The Mitochondrion 3.5 – An Excessive Glowstaff (5 of 8)


Pic by Marla at Kiwiburn 2009

I don’t like dumb objects. I don’t like noticeable user interfaces. I want shiny things that just do what I want, without me telling them what I want. And anyway, given that any physical connections to the outside world will have to come out through the tiny, busy ends, then it’s not like I can cover this staff with buttons unless I want to drill holes in the polycarbonate tube, making horrible stress concentrators and greatly reducing the toughness of the tube. Hence I wanted to squeeze a whole bunch of sensors into the Mark 3.5.

I wanted the Mitochondrion to wake up when spun, and gradually chill out when not spun. Hence there’s two accelerometers in there, I used the Pololu ones, good to 6g. Using two mounted along the axis allows me to subtract the readings from each, cancelling out all translational accelerations and picking up just the centrifugal acceleration to tell me how fast it is rotating.

Accelerometers give pretty noisy data to start with, let alone when spun around. So these readings from these get chucked into a eight-reading buffer in the scratchpad on the Picaxe. When that buffer fills, the Picaxe sums the readings, does a fast shift to divide the total by eight to give an average. I know nothing about digital signal processing, but this works well enough.

I wrote this code, got it working, and the next weekend, that laptop got nicked. So, backup more than once per month. I haven’t had the heart to rewrite it.

Getting fancy
This set up can work out how fast the thing is spinning, but I’d love for it to be able to detect which way is up. Then, it can start to display POV images that don’t rotate in space. However, this turns out to be tricky.

If the mitochondrion is stationary, picking up the direction of gravity is easy, that’s what controls the hue in the screensaver mode. However, when spinning, the 1 g signal from gravity is superimposed on the multiple g signal from the centrifugal force. Added to that, I’m spinning this by hand, so it’s not rotating smoothly around a fixed point.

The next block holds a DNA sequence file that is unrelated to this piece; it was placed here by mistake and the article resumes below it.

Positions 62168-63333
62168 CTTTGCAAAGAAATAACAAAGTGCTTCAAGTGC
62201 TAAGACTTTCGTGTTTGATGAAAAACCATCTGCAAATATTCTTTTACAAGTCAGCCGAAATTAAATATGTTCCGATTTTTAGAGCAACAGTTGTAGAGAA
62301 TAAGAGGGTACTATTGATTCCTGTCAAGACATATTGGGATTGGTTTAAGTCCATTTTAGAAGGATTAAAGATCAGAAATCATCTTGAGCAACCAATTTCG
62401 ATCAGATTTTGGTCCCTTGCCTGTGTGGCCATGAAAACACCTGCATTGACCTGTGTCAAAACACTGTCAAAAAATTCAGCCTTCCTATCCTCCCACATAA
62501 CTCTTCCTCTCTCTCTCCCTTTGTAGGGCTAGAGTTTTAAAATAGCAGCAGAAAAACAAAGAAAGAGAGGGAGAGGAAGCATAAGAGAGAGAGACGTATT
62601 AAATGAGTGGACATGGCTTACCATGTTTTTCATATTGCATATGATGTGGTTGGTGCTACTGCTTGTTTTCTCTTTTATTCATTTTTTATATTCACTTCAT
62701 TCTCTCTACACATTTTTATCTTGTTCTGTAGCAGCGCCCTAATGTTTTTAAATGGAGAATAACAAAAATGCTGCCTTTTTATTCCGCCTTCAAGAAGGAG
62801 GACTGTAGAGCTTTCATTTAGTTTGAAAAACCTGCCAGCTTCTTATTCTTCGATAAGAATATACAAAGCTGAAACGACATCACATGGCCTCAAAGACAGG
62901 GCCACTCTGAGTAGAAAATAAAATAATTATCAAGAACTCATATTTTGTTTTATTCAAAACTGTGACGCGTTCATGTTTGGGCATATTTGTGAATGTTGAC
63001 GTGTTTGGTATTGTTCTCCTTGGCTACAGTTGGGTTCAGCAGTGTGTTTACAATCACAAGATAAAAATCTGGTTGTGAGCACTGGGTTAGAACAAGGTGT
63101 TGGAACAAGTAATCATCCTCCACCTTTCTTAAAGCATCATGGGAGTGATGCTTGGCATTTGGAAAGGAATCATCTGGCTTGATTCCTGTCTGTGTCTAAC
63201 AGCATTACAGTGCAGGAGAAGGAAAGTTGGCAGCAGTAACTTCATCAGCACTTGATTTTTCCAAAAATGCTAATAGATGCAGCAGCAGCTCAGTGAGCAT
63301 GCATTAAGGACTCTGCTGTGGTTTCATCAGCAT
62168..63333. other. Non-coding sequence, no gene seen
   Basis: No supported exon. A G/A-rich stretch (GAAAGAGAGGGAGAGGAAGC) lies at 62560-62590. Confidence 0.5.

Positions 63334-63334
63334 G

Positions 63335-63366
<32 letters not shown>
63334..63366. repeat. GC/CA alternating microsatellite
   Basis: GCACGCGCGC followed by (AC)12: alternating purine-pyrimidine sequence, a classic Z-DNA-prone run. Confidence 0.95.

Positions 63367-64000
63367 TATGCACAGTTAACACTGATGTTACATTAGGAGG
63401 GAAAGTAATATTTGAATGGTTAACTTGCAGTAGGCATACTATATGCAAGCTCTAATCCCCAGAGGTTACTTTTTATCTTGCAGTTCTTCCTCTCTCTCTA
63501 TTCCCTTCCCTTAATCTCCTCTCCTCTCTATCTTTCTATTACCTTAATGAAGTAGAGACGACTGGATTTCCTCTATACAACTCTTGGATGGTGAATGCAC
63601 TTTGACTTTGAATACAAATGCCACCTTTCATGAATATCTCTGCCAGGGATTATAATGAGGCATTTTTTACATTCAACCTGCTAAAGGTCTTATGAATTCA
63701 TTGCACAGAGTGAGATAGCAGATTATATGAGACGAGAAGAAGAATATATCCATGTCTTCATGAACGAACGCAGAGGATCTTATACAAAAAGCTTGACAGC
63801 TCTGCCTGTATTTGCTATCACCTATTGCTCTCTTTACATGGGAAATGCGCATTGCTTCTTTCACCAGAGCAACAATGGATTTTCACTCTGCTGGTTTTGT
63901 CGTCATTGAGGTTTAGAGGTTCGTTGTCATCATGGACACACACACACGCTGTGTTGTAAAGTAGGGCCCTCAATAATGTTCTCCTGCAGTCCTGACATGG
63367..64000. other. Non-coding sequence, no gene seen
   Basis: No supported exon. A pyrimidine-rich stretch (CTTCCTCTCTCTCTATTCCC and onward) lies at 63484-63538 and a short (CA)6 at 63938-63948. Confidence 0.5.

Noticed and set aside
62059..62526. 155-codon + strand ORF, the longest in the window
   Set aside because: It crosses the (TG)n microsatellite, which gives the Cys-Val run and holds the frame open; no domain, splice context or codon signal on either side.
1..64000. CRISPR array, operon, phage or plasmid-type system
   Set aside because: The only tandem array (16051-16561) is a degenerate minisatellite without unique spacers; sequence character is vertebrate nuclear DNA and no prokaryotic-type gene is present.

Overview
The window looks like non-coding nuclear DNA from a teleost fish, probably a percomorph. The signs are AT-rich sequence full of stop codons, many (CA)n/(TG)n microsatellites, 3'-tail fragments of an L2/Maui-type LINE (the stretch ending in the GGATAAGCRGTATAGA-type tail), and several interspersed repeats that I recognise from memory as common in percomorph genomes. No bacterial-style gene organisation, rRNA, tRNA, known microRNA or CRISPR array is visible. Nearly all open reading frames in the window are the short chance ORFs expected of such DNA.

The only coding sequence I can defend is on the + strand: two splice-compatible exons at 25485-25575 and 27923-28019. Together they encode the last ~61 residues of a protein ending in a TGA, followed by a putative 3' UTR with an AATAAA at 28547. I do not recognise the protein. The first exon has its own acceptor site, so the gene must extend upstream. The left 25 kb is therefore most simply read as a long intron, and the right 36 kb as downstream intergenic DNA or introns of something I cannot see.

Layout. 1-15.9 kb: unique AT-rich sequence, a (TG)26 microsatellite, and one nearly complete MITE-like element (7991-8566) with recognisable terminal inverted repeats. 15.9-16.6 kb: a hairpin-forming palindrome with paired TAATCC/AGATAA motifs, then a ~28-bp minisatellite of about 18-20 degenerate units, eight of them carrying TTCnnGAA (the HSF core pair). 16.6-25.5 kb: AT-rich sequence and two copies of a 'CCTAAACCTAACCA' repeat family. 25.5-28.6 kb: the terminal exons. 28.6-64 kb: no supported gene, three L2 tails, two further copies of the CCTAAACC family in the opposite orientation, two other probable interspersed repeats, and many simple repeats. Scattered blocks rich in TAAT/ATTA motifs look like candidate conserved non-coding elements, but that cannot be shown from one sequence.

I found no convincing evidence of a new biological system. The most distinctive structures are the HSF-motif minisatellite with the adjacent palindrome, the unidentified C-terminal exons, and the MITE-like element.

At some point, I’d like rig it to dump a good pile of acceleration readings to the 32 kB EEPROM, bring that data over to the laptop, and have a play with algorithms, so see if the gravity signal can be extracted from that noise. And then there’s seeing if it can be extracted from that noise with the somewhat tiny computational resources that a Picaxe provides. I’m not hopeful.

Ultrasonic range finders

A transmit/receive pair will just about fit into one end of the tube. Bingo, these can detect it they’re pointing ground vs. sky and provide the reference mark needed to locate the Mitochondrion in space. I tried with a SRF005, works lovely. However, that uses 20 mm diameter transducers and they won’t fit into the ends. Replacing these with the 10 mm transducers that would fit, just didn’t work. Crap range, like less than 20 cm, and huge noise. I couldn’t find any info about why they weren’t compatible, so I gave up on this one.


There’s an electret microphone at one end, a two-stage audio amplifier based on an LM358 op amp, all connected up to the ADCs on the Picaxe. One ADC connects to one amplifier stage, then the feed from that goes into the next amplifier and then to a second ADC. This should give me a decent volume range for sound responsive patterns, It’s there, it works, but I haven’t written the code to respond to that signal, nor has the Picaxe got enough spare programming cycles to cope.

Overall – it’s dumb